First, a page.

After the tense opening of storm troopers and Vader infiltrating Leia’s cruiser, she hides the death star plans in an Astromech droid R2-D2 (Kenny Baker) to deliver the plans to Leia’s father on her home planet of Alderaan. Leia enlists the assistance of Obi-Wan Kenobi (Alec Guinness), known as Old Ben Kenobi and a reclusive wizard with magic powers by R2 and his accompanying protocol droid C-3PO’s (Anthony Daniels) new owner Luke Skywalker (Mark Hamill). Hired to deliver the plans to Alderaan by Obi-Wan and Luke is a smuggler by the name of Han Solo (Harrison Ford) and his trusty Wookie co-pilot Chewbacca (Peter Mayhew).

Along the way we are introduced to the prospect of there being a great war known as the clone wars that many like Obi-Wan took part in. It’s also learned through the introductions between characters that Obi-Wan knew, served and fought alongside Luke’s father who remains a total mystery throughout the 121-minute runtime. With all the sprinkles of information, its Lucas creating a desirable yet dense mythology, ripe to be explored.

Among the ensemble, Harrison Ford’s suave arrogance balances out the quiet confidence of Mark Hamill. The pair are nothing without Carrie Fisher’s watchful and critical maternal eye.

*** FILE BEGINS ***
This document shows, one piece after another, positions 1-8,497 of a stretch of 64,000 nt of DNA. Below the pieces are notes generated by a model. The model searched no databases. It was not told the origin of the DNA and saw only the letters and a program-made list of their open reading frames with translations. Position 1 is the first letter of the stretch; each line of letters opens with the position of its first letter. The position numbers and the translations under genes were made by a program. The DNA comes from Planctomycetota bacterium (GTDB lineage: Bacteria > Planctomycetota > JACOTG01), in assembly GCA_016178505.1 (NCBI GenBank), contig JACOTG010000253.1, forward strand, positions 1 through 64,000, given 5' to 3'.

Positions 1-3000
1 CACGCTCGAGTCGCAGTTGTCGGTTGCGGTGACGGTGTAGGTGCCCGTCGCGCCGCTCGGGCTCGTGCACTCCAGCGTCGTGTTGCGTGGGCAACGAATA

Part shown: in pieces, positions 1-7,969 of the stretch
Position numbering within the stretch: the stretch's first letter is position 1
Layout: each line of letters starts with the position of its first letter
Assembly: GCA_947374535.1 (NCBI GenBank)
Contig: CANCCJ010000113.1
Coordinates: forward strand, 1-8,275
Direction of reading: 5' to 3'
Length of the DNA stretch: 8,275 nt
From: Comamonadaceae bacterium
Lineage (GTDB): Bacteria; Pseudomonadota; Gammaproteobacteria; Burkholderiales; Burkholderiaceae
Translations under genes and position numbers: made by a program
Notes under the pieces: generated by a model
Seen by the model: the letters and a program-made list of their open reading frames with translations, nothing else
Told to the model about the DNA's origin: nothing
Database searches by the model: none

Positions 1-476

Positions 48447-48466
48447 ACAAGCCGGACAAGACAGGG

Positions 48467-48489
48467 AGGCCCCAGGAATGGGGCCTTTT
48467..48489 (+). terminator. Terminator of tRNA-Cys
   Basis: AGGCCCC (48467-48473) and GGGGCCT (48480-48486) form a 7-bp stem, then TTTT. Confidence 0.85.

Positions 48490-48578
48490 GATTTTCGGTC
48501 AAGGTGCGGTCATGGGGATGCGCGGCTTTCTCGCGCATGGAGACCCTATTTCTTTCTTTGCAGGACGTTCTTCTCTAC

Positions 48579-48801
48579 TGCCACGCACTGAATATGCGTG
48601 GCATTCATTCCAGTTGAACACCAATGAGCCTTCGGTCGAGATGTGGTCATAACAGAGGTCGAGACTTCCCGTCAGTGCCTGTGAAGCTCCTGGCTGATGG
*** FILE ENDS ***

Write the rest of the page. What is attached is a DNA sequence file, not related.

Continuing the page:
By today’s standards, the mix of special and practical effects that were all created by Industrial Light and Magic, ILM for short, a company founded by Luca, still hold up. From matte paintings to miniatures to the use of computer-generated images, it’s the effects that truly make Star Wars feel real, expansive and uncharted. Of course, some of the technology is outdated but for the era that Star Wars released in, ILM set a standard for how films would be made. For one, the explosions no matter how big or small are breathtaking with each display of fire power. And then there are the character designs – providing infinite possibilities for alien species with their own languages, home planets and motivations for belonging in this galaxy.

Among its groundbreaking technical achievements, the single most important aspect that has elevated Star Wars can be credited to the iconic score by composer John Williams. No other piece of music can instantly transport its viewer onto the planet of Tatooine or put us right in the shoes of Luke Skywalker as he gazes into the distance with 2 suns as the backdrop of his daydream. Capturing these beautiful landscapes is cinematographer Gilbert Taylor who brings out the beauty of these new planets as something familiar and recognizable.